[Read by Jonathan Cecil]
A chance meeting on a train brought together Lord Ickenham and Bill Oakshott-- although being told that the love of his life, Hermione, was engaged to none other than Pongo, Lord Ickenham's nephew, did make Bill feel like he'd been struck behind the ear. But Pongo has troubles of his own to deal with when he accidently breaks one of Hermione's father's prized statues-- and winds up replacing it with a smuggling vessel full of jewels.
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Sir Pelham Grenville Wodehouse (1881-1975) was an English humorist who wrote novels, short stories, plays, poems, song lyrics, and numerous pieces of journalism. He was highly popular throughout a career that lasted more than seventy years, and his many writings continue to be widely read. He is best known for his novels and short stories of Bertie Wooster and his manservant Jeeves and for his settings of English upper-class society of the pre- and post-World War I era. He lived in several countries before settling in the United States after World War II. During the 1920s, he collaborated with Broadway legends like Cole Porter and George Gershwin on musicals and, in the 1930s, expanded his repertoire by writing for motion pictures. He was honored with a knighthood in 1975.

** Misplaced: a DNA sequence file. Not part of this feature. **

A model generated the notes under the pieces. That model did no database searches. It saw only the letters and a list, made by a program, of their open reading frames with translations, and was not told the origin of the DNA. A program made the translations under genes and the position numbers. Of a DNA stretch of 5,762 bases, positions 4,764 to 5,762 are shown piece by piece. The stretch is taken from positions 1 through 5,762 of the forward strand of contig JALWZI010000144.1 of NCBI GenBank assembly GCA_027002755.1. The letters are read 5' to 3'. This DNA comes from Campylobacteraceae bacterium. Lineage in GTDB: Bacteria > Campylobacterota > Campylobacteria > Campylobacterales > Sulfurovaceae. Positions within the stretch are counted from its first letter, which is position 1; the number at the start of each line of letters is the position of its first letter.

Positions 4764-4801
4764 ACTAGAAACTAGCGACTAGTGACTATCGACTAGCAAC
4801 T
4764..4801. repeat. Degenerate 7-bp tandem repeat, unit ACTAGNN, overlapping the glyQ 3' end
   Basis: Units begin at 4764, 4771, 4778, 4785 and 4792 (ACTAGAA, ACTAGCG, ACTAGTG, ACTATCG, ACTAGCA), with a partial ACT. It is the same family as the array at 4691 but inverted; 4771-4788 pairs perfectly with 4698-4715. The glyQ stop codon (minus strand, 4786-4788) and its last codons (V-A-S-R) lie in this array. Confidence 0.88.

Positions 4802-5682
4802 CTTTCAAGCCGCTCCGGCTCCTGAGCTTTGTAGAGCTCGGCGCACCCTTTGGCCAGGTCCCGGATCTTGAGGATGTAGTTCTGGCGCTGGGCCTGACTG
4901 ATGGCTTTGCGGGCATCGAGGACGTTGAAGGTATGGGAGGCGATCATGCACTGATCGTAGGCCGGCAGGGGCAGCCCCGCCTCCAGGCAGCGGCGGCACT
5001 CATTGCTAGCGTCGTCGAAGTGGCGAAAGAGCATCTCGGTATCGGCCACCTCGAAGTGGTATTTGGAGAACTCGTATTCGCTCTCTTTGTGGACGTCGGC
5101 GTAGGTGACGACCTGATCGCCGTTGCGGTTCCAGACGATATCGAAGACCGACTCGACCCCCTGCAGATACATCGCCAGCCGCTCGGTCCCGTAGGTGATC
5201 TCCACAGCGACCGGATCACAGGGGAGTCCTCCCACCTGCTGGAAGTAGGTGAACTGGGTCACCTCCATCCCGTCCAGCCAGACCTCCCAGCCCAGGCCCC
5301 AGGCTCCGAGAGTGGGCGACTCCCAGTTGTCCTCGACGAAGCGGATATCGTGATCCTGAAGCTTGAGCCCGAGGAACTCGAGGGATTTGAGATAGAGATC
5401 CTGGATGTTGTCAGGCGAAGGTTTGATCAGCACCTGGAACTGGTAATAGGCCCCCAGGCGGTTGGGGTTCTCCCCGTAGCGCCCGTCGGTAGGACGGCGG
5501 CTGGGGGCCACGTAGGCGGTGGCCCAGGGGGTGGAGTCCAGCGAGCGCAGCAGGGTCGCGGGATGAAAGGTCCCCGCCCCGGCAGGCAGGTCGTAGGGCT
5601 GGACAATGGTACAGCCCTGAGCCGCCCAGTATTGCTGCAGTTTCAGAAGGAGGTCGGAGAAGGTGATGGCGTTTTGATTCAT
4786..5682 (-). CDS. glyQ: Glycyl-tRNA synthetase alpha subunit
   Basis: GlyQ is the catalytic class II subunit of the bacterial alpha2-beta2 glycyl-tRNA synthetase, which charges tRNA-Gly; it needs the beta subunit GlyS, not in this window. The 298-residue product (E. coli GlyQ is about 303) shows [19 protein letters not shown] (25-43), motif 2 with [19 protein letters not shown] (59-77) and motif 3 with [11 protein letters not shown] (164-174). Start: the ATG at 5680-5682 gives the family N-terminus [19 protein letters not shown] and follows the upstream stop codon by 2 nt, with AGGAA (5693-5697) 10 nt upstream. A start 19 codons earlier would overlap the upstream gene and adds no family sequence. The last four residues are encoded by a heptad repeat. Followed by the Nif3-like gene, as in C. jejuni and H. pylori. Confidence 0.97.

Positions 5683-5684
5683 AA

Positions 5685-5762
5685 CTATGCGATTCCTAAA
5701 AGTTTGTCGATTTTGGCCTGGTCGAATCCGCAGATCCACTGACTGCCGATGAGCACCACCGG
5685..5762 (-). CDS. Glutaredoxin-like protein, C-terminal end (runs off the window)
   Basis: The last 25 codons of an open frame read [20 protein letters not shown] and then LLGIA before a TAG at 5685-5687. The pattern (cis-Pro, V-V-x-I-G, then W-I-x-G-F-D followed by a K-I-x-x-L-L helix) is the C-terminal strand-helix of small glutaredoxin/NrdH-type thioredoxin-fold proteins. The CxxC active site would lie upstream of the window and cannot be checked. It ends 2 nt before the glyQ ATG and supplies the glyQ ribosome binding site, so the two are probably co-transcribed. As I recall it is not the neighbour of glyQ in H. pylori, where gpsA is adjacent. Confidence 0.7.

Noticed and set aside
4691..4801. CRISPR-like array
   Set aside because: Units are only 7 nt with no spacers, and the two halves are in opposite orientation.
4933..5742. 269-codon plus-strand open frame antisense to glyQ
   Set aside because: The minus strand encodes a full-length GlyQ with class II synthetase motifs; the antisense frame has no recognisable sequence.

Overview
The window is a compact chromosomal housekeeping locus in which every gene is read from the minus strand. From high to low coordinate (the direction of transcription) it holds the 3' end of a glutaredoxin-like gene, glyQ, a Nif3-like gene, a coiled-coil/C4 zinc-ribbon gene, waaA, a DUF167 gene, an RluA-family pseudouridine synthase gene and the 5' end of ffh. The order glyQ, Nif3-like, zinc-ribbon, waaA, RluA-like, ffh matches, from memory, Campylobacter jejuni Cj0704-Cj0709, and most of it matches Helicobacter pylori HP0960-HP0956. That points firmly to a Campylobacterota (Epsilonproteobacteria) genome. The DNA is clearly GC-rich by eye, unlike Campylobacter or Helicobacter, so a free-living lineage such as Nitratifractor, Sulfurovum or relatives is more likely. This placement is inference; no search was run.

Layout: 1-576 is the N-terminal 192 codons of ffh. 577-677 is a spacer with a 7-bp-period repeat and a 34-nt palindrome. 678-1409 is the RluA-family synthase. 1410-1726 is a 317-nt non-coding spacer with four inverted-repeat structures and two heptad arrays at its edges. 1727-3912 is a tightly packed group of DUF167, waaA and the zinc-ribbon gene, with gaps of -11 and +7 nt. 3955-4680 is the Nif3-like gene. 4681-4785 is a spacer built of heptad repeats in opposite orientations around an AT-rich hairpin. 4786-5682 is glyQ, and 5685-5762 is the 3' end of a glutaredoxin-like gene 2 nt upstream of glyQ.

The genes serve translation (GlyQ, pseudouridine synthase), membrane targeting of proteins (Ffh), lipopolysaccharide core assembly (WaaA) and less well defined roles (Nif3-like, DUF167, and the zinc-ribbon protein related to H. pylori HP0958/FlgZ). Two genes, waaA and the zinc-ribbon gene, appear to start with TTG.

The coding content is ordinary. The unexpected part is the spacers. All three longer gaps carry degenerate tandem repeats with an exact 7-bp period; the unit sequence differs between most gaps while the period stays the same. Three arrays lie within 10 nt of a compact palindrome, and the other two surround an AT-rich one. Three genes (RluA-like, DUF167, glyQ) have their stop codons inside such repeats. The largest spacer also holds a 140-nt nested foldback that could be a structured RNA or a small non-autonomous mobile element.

Jonathan Cecil (1939-2011) was a vastly experienced actor, appearing at Shakespeare's Globe as well as in such West End productions as The Importance of Being Earnest, The Seagull, and The Bed before Yesterday. He toured in The Incomparable Max, Twelfth Night, and An Ideal Husband, while among his considerable television and film appearances were The Rector's Wife, Just William, Murder Most Horrid, and As You Like It.From Library Journal:
We might save everyone trouble by not bothering to review Wodehouse audiobooks. Instead, we could simply announce, "Here's a new one. Come and get it!" However, as excellent as the recordings usually are, not every Wodehouse text is wonderful, so we must carry on. Happily, Uncle Dynamite is another winner. First published in 1948, it is one of the few books about Uncle Fred (a.k.a. Lord Ickenham) and the usual complicated Wodehouse story line: A loves B but is engaged to C, whom D secretly loves, and so on. Of course, with Uncle Fred spreading sweetness and light, generous helpings of happy endings can be counted on. What sets this book apart is its outstanding dialog, which gives reader Jonathan Cecil broad scope to spread his wonderful gift for voices. A real treat for those who appreciate exquisite language; highly recommended.
-R. Kent Rasmussen, Thousand Oaks, CA
Copyright 2000 Reed Business Information, Inc.
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